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Switching off a radar set electronically for a predetermined length of time or, “blanking,” is way to mitigate the effects of electromagnetic interference (EMI) in a transmitter or receiver. The tactic is used when multiple communication, navigation, radio, or other EMI emitting devices are used in close proximity. Unfortunately blanking a receiver stops its ability to receive all or part of a signal.
Navy scientists and engineers have developed a blanking system that addresses the above problem. A control system generates blanking signals for various types of receiver and transmitter combinations. These are generated based on the signal characteristic information stored in memory including a delay following receipt of a pre-trigger signal from a transmitter and a pulse width of control signals generated for specified receivers. Control signals are routed to a related receiver to reduce or eliminate interference effects. The system deals with variables such as:
- High number of transmitter and receiver combinations
- Cable length to and between various components in the blanking system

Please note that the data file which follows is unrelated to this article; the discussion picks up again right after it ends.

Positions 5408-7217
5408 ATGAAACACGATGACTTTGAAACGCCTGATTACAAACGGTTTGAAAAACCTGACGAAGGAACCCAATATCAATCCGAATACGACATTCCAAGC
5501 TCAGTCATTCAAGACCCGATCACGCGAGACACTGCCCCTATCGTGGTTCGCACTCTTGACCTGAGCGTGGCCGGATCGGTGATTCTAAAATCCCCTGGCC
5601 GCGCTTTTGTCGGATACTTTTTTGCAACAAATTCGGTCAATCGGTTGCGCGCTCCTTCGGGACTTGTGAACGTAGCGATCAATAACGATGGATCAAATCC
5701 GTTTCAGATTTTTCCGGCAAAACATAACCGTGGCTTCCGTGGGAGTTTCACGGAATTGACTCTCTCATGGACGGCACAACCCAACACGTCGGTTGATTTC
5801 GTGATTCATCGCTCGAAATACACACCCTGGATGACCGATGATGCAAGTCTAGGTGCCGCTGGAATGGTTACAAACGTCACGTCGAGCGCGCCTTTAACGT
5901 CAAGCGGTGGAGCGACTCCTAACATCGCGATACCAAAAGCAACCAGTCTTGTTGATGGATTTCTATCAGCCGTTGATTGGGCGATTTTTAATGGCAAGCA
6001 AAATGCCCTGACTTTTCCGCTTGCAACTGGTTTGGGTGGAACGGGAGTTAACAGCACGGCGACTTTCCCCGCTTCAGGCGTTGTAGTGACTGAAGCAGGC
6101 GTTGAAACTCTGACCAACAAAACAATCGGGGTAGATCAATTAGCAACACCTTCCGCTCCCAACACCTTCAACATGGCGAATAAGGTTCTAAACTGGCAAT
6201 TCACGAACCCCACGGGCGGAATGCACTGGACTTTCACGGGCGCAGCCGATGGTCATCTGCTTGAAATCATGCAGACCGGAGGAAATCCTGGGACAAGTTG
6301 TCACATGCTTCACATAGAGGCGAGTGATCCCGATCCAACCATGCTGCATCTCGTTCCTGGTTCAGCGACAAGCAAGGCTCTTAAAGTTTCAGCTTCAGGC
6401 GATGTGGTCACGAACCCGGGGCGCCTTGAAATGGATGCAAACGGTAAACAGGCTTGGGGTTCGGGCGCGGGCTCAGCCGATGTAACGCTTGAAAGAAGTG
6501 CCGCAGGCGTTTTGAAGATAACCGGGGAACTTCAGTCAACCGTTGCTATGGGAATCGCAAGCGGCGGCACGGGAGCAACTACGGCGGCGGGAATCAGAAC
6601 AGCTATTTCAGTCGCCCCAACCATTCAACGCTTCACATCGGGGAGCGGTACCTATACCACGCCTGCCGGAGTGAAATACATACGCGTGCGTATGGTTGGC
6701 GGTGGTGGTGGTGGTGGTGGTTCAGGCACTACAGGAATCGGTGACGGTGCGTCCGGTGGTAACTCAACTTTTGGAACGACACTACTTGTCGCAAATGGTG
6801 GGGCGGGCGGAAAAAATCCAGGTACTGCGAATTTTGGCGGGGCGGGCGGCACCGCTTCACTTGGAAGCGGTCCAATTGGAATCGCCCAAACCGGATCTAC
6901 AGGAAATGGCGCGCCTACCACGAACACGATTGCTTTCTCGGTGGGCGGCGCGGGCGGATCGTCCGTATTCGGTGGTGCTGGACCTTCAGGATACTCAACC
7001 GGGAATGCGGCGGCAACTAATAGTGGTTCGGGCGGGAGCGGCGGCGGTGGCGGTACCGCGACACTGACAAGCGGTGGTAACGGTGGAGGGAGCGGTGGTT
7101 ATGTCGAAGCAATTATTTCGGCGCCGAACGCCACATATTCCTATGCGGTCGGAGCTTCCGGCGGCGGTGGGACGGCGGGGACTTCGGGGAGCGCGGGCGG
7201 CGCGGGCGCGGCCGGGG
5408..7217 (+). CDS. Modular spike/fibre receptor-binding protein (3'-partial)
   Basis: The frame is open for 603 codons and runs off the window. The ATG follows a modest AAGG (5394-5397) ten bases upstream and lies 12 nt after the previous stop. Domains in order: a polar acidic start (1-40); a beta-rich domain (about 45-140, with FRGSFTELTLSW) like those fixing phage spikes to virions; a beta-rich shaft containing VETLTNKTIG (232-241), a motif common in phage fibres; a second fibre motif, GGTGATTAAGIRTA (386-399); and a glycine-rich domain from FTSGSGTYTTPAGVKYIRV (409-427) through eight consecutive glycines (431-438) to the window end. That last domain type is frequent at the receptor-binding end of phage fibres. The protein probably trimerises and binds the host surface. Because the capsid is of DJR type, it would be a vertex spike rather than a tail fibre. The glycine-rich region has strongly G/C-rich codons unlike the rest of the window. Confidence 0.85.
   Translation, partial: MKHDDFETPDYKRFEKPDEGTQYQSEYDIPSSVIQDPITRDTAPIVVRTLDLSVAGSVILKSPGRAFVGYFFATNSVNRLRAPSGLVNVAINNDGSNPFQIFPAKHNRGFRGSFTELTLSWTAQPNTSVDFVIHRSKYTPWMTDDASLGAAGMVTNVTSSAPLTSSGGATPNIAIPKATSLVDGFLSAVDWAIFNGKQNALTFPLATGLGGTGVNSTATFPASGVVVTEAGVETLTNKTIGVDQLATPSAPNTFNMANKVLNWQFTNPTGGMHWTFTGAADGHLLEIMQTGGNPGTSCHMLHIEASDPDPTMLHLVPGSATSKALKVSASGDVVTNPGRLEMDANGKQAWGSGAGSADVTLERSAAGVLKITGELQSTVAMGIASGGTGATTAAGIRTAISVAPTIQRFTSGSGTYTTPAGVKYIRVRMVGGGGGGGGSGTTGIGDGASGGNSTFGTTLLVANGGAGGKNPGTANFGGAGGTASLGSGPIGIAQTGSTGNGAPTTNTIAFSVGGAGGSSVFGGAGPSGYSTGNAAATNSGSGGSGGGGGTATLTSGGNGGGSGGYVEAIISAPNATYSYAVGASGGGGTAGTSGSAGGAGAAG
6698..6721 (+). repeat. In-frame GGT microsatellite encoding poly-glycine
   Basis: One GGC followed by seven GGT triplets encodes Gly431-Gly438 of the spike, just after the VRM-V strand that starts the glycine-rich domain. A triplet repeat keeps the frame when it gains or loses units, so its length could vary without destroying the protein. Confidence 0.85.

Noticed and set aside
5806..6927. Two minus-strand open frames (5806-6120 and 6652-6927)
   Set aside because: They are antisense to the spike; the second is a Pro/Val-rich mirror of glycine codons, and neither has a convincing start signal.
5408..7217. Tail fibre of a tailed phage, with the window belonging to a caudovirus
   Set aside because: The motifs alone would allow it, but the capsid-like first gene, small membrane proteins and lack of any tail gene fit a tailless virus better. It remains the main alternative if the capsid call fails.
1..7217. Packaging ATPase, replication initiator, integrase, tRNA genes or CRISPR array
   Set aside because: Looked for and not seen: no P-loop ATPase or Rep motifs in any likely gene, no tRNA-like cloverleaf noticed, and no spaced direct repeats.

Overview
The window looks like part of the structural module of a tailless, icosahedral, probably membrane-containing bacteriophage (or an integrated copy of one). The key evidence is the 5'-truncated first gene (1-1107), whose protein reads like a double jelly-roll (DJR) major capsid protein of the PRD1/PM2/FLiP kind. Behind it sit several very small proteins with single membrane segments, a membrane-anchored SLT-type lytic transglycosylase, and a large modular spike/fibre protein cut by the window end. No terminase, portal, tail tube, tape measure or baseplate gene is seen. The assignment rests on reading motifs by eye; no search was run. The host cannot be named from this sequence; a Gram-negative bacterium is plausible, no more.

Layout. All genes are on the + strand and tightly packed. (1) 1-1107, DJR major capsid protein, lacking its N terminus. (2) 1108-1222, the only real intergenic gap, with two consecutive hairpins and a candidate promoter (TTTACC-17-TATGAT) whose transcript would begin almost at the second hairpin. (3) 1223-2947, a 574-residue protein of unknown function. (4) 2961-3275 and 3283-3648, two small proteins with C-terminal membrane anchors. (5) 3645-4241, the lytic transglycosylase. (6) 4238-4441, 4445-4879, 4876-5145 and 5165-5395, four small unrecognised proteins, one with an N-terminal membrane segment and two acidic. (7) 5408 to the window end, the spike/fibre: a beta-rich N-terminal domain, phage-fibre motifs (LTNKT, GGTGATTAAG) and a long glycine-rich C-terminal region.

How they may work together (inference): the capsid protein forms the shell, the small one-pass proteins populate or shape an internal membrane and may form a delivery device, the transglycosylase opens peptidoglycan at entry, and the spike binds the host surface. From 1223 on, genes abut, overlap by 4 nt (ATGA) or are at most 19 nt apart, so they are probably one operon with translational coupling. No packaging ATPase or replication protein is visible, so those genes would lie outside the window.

- Capacity of processors and signal buffers to simultaneously process signals for a large number of inputs and outputs
- Sources of reflection
- Distance from each transmitter to its antenna
- Size and power limitations on test or end-units which incorporate a blanking system
- Receiver sensitivity
Data representing associated RF transmitters and receivers can be determined, synchronized, and stored in data structures during testing operations until the received interference signals are properly aligned, synchronized, or controlled at an associated receiver.
- Controls signal interference across a number of devices
- FPGAs route each transmitter signal to the blanking channels and can be programmed to accommodate new types of transmitters
- Modified control signal data can be stored in memory and used for future signal generation
- US patent 8,150,325 available for license